AOL’s Adap.tv brings programmatic buying to television

U.S. advertisers will now be able to buy TV ads programmatically on Adap.tv‘s online video buying platform, Audience Path. It’s a service that has been long-awaited by TV advertisers envious of the real-time data targeting and optimization capabilities of their digital counterparts. “TV is the last frontier of programmatic,” said Dan Ackerman, Adap.tv’s senior vice-president […]

U.S. advertisers will now be able to buy TV ads programmatically on Adap.tv‘s online video buying platform, Audience Path. It’s a service that has been long-awaited by TV advertisers envious of the real-time data targeting and optimization capabilities of their digital counterparts.

“TV is the last frontier of programmatic,” said Dan Ackerman, Adap.tv’s senior vice-president of programmatic TV at this morning’s Marketing Programmatic Trading conference. “While programmatic is rapidly growing in display and video, when you look at the gross spend in television, programmatic starting to infiltrate that part of the business is seismic shift for the industry.”

Using Adap.tv’s service, marketers can use first- and third-party data to target ads by age/sex demographic and segment. Advertisers won’t be able to purchase TV ads on a individual impression basis – at least not yet – but they will be able to specify the target demo they want ads to reach, and increase buying efficiency. Adap.tv says its product will be able to reach 90 million U.S. households across nearly 100 cable networks.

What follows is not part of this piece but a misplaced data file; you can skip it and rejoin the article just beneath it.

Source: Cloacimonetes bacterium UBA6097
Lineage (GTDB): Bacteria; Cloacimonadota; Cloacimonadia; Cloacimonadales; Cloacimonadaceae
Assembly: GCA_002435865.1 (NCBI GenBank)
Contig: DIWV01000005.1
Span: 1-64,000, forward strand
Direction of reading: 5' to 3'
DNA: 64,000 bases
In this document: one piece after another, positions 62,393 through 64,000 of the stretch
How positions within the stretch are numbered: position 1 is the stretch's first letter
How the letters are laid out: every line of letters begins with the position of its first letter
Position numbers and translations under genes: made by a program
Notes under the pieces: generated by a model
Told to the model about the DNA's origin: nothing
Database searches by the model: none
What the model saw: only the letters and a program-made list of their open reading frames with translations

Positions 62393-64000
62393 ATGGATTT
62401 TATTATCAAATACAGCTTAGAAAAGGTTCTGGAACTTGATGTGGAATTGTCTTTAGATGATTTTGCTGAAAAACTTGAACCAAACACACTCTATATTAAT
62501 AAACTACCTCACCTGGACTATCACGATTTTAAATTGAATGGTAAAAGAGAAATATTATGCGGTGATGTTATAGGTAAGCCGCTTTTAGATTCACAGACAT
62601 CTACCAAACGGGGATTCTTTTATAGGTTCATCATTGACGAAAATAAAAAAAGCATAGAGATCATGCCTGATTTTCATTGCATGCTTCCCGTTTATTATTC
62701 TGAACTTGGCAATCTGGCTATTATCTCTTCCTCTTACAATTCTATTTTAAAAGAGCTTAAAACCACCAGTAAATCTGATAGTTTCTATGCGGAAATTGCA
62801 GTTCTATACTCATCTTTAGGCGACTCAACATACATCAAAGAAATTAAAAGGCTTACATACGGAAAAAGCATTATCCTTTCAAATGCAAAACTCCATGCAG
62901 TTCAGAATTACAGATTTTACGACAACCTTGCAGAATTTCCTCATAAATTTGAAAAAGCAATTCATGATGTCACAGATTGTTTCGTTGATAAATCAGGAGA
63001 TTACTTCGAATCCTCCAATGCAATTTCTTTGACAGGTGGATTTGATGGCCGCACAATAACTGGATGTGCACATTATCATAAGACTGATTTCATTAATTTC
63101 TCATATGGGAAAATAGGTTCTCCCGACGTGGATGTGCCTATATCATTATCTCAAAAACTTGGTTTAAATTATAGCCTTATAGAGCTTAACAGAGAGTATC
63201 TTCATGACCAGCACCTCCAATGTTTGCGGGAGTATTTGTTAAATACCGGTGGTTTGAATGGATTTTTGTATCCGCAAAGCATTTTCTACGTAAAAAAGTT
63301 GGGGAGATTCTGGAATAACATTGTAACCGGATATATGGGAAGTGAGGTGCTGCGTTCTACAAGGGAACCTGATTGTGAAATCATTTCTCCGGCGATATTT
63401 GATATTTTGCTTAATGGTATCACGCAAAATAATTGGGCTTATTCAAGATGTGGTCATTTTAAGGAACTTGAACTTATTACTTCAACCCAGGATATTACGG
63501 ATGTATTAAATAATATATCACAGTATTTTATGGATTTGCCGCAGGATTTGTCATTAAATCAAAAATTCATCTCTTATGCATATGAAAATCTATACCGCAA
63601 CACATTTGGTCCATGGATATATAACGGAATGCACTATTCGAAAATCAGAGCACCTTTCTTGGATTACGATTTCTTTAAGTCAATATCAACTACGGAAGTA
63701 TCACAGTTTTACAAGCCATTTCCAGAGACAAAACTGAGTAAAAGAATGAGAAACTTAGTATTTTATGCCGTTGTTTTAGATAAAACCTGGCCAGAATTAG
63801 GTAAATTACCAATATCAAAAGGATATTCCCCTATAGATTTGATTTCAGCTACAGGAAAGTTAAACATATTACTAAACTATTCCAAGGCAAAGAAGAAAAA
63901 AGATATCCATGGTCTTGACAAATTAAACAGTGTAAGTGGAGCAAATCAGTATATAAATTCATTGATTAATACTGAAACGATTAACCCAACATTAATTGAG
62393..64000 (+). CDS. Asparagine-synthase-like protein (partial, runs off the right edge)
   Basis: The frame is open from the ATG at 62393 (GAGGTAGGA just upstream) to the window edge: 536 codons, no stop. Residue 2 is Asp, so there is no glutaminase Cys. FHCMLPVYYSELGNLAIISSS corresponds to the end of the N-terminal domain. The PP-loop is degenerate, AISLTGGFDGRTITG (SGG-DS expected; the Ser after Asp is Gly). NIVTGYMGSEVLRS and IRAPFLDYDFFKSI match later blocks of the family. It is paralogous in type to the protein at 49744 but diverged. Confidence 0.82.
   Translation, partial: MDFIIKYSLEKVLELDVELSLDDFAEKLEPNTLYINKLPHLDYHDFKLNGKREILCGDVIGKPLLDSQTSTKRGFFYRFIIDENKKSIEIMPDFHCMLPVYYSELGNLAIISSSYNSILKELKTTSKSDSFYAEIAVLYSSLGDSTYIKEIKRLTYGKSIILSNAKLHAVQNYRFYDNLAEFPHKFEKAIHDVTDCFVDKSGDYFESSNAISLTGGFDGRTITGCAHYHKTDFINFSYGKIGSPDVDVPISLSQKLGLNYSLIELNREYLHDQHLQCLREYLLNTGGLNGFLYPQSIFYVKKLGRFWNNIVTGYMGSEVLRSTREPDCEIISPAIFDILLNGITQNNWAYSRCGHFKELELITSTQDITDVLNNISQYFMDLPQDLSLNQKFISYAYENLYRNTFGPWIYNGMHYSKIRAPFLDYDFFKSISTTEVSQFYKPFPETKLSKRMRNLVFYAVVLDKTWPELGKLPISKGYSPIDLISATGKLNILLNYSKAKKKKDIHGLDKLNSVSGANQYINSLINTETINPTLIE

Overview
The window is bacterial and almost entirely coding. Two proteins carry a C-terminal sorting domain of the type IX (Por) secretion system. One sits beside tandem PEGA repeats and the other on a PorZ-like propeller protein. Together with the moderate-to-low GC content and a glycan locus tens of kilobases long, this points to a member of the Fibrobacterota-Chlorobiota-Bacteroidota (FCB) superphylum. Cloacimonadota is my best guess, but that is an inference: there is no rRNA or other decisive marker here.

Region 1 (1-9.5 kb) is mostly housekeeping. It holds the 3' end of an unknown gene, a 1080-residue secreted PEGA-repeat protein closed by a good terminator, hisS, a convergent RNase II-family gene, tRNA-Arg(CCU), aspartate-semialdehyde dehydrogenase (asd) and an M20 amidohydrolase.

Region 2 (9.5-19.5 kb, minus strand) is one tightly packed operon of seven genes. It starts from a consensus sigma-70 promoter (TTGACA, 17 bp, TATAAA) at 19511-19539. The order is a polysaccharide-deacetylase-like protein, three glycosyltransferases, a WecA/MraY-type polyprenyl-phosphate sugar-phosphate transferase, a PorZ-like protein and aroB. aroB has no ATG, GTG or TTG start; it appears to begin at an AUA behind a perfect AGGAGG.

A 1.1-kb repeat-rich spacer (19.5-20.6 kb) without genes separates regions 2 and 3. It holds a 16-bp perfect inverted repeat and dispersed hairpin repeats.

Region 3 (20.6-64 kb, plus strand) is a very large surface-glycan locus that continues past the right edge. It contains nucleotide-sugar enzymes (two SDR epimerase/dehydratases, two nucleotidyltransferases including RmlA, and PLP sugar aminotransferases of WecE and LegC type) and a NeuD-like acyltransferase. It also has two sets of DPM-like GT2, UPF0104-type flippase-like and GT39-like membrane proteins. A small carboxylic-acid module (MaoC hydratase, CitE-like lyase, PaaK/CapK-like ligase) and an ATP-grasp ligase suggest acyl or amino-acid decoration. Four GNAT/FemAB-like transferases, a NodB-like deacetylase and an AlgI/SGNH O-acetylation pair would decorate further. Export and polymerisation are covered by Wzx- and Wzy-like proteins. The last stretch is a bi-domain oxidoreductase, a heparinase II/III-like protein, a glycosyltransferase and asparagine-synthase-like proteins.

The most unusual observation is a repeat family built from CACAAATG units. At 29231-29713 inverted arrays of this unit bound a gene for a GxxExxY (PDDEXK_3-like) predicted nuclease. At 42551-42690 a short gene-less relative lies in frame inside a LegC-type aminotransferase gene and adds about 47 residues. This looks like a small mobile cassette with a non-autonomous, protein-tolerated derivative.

In his conference presentation, Ackerman said Adap.tv hopes to act as a bridge that connects highly fragmented TV media with the large quantity of TV data generated by services like Rentrak and Kantar Media. As TV audiences become more isolated in niches that only tune in to a small range channels, he said, using data to identify and draw out consumer segments will become more and more important. Audience Path TV service will target consumers using Nielsen panel-based audience measurement, Rentrak set-top box viewing data, and consumer purchase behaviour data collected by third-parties.

Ackerman said one way programmatic TV can provide ROI is by reaching light TV watchers and under-served segments. Using programmatic TV, an advertiser can “take a look at Nielsen panelists and Rentrak homes that are passed by that campaign, and start to see where the holes are,” he said. “What are the networks, day parts and programs where these viewers are? You can create a campaign that is complimentary to national television.”

As programmatic display and online video advertising continue to gain steam, agencies and marketers have been looking for ways to translate programmatic efficiency and targeting into other channels like TV and radio. The ideal end-goal of technology like Audience Path is so-called “addressable TV” – specific TV commercials served to individuated viewers just like digital impressions. If that technology is realized, then families watching the same program in neighbouring houses would receive different ads, depending on which segments they fall into. Adap.tv’s new launch is a step in that direction.

But as another speaker at today’s conference, Neo@Ogilvy‘s Raymond Reid, pointed out, the problem programmatic TV currently faces is not one of technology. “It’s scarcity of inventory,” he said. “There are companies in the marketplace, like Visible World in the U.S., who are testing addressable programmatic buying in television with Cox Cable and Time Warner. But they’re having a real hard time getting the inventory to be able to do it… It’s about inventory, and the willingness of the cable companies and broadcasters to open the pipes.”

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